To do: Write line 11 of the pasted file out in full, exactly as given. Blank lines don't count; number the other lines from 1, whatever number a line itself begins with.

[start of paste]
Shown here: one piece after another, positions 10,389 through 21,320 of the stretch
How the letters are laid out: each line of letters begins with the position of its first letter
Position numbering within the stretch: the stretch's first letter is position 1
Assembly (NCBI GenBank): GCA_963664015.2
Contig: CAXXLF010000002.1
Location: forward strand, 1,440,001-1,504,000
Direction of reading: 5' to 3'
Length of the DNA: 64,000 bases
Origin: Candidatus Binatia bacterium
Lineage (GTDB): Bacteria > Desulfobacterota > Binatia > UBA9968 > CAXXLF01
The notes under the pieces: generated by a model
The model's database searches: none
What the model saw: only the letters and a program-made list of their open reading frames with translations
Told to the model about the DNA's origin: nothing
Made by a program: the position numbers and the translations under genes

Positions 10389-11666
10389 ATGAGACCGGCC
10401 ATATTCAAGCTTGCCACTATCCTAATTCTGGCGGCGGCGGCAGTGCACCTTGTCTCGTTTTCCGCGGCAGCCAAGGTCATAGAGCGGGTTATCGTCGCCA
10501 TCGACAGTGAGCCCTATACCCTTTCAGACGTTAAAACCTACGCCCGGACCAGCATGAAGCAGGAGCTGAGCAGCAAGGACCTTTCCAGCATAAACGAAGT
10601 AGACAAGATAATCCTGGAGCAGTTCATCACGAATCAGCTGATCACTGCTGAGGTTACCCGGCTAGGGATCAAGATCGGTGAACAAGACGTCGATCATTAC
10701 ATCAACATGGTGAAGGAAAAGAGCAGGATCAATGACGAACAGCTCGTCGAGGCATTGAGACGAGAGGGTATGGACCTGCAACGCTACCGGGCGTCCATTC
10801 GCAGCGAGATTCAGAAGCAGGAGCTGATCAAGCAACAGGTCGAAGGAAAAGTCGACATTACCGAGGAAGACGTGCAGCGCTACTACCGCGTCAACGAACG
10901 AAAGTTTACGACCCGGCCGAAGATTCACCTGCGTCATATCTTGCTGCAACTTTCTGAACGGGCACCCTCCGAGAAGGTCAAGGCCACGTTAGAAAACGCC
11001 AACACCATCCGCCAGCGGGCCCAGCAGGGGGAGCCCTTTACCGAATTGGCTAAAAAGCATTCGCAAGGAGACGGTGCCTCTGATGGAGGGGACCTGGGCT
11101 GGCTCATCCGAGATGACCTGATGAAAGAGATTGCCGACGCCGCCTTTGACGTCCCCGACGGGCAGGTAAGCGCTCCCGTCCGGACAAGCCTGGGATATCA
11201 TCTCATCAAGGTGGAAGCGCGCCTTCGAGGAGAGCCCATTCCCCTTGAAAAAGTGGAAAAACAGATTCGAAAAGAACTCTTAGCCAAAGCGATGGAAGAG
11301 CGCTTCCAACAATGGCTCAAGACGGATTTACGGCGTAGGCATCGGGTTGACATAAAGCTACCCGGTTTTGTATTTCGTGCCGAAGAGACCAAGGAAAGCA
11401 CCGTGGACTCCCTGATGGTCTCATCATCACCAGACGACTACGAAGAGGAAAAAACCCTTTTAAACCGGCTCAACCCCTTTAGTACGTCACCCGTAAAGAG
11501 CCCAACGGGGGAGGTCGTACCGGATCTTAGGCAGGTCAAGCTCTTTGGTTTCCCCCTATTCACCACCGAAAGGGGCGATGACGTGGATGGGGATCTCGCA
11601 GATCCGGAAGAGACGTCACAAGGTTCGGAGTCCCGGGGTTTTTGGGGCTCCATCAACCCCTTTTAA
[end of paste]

The notes under the pieces: generated by a model